A new predator roams Arctic seas: the killer whale
“It's going to be crowded in the Arctic”
OTTAWA — Soon polar bears may not be the top predator in Arctic waters.
That job may fall to stocky, black and white killer whales.
Killer whales are being sighted in increasing numbers all over the Arctic, and have a huge appetite for seals, narwhal, bowhead whales and belugas, Steve Ferguson, a research scientist with the federal Department of Fisheries and Oceans in Winnipeg, said Dec. 15 at the ArcticNet conference in Ottawa.
If they start arriving in greater numbers for longer periods of time, wildlife management officials may have to consider ways to limit the killer whales population by hunting or some other method before they wipe out other species, he said.
“We might want to think about that in the future,” he told an ArcticNet session on marine mammals.
After listening to Ferguson’s presentation, Joey Agnatok of Nain, who fishes off Labrador, said he couldn’t agree more.
Agnatok saw a group of 100 killers whale near Makkovik earlier this year— and once, while sailing in the Torngats, he and others on board were surprised to see seals suddenly hopping on to nearby ice floes.
Then, three killer whales were spotted circling for prey.
Sixty years ago there were no reports of killer whales in the Eastern Arctic — but now they’re relatively common sights during the summer months.
Known for their cunning hunting practices and hearty appetites, killer whales appear to have expanded their range to the north and west of Baffin Island.
No one is certain how many killer whales there are, “more than 50,” Ferguson said, but the numbers of killer whales summering in the Eastern Arctic region could go as high as 2,000.
“And it’s going to be crowded in the Arctic [waters],” Ferguson said.
That’s because due to global warming the cooler Arctic waters are also becoming more hospitable to other whale species.
But these whales could become lunch for fierce killer whales, which can reach six to eight metres in length (19 to 26 feet) and weigh more than six tonnes: a dozen seal tags have been found in the stomach of one killer whale and a caribou in another.
Scientists also suspect rising temperatures have paved the way for killer whales to expand their range as decreasing sea ice allows the killer whales to more easily follow, find and kill their prey.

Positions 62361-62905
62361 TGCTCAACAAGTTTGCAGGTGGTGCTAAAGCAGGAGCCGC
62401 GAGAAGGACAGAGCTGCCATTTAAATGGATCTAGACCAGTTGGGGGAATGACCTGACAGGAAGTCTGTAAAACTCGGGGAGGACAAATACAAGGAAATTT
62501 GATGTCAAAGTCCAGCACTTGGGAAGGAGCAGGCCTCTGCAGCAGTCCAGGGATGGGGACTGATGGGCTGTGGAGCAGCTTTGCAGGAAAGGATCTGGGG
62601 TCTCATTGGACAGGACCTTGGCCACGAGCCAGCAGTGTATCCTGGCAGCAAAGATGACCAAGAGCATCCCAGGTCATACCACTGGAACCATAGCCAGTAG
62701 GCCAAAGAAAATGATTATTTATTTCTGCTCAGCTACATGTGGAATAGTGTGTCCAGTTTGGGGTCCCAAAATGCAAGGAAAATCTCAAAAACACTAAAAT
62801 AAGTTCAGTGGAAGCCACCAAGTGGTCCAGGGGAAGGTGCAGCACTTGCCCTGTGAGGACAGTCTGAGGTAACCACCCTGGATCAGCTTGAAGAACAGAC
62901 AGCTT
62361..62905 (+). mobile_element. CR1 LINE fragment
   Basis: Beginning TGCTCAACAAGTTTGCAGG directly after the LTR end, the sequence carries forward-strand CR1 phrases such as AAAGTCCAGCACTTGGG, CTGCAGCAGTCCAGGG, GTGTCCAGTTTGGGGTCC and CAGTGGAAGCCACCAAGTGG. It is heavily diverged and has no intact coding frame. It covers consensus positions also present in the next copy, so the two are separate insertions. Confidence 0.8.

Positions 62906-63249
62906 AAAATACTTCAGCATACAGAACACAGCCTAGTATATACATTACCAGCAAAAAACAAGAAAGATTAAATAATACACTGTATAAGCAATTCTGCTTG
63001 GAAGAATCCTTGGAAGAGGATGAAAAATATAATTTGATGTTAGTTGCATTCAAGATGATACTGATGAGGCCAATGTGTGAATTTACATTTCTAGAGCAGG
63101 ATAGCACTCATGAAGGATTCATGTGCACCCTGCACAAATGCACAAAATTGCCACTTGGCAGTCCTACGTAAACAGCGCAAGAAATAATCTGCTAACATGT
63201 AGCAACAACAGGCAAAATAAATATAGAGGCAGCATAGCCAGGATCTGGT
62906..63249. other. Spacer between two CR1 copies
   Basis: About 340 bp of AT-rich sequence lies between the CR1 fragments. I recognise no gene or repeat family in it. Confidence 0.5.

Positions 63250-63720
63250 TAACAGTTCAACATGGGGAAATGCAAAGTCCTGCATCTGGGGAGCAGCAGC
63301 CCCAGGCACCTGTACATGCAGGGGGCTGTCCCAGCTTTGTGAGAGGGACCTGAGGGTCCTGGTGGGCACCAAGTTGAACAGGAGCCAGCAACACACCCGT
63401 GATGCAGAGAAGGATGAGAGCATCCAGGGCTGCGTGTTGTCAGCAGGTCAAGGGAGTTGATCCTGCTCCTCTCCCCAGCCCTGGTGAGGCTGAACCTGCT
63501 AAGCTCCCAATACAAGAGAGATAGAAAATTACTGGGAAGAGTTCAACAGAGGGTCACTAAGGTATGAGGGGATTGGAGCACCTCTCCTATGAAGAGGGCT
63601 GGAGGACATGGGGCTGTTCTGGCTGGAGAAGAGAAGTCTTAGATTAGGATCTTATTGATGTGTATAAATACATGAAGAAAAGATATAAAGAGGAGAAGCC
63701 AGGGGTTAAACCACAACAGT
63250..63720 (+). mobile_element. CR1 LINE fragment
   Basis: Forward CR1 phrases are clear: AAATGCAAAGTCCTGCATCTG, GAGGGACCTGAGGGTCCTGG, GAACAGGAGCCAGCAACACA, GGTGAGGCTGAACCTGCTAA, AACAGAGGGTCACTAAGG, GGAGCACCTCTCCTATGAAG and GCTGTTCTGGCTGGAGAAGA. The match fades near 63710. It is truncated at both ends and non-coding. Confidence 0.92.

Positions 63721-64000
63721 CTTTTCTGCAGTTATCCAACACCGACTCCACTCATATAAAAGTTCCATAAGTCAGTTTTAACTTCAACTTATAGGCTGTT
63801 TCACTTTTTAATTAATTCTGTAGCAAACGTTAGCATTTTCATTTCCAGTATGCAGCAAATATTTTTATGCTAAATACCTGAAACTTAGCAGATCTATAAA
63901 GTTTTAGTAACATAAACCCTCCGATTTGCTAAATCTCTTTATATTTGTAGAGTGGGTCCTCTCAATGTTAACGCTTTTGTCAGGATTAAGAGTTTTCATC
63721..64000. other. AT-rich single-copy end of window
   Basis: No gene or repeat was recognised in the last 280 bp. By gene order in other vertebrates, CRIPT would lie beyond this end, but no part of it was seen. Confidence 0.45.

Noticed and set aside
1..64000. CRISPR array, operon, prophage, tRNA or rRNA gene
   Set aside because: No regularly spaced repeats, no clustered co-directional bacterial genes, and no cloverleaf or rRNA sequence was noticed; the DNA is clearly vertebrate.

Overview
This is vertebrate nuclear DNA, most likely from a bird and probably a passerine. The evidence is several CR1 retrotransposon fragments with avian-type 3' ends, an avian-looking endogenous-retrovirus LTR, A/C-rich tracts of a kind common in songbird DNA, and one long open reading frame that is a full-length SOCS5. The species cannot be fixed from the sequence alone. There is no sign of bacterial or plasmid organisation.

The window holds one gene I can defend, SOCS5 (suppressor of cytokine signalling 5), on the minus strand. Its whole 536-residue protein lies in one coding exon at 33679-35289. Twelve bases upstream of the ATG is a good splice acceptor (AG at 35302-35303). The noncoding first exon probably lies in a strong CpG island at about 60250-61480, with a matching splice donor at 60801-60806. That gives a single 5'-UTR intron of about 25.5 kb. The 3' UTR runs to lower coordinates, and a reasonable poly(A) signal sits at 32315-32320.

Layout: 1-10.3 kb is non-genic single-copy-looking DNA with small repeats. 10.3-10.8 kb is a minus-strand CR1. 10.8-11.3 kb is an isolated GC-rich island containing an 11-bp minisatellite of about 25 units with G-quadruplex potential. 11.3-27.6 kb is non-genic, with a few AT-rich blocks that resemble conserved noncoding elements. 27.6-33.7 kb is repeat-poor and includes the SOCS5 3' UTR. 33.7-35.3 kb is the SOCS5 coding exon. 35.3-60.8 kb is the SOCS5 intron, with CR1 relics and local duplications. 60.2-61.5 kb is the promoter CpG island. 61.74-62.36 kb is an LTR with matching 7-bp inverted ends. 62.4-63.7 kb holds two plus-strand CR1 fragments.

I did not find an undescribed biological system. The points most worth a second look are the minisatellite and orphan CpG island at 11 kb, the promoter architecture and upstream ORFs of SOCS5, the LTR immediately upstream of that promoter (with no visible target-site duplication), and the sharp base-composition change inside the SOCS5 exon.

And killer whales avoid sea ice because of their large, vulnerable fins.
Killer whales were found in the past around Baffin Bay, but not in western Hudson Bay or in the High Arctic islands, although a traditional knowledge study on killer whales says an Igloolik elder predicted a new marine mammal would some day appear in the region.
Now, hungry for the same marine mammals that Inuit hunt, the killers whales have arrived.
Three to five killer whales have been spotted killing a bowhead, while larger groups usually go after belugas.
According to figures from Ferguson, killer whales may be responsible for reducing numbers of narwhals, belugas and bowheads by a third.
A killer whale attack on narwhals at Kakiak Point in Admiralty Inlet in 2005 saw a dozen killer whales kill several narwhals over a six-hour period.
The impact of the killer whales’ attack was profound: DFO scientists say the narwhal’s movement patterns changed five days before the attack, during the attack, and even five days after the killer whales had left the area.
This reflects the concerns of many Inuit hunters who say that that killer whales are likely to frighten off the marine mammals they don’t manage to kill.
For now, killer whales are summertime visitors to the Arctic, leaving with the sea ice in the autumn.
As for the winter, one satellite-tagged killer whale was followed to the middle of the North Atlantic.
But if the Arctic experience more ice-free days, the killer whales may decide to stay longer in the north.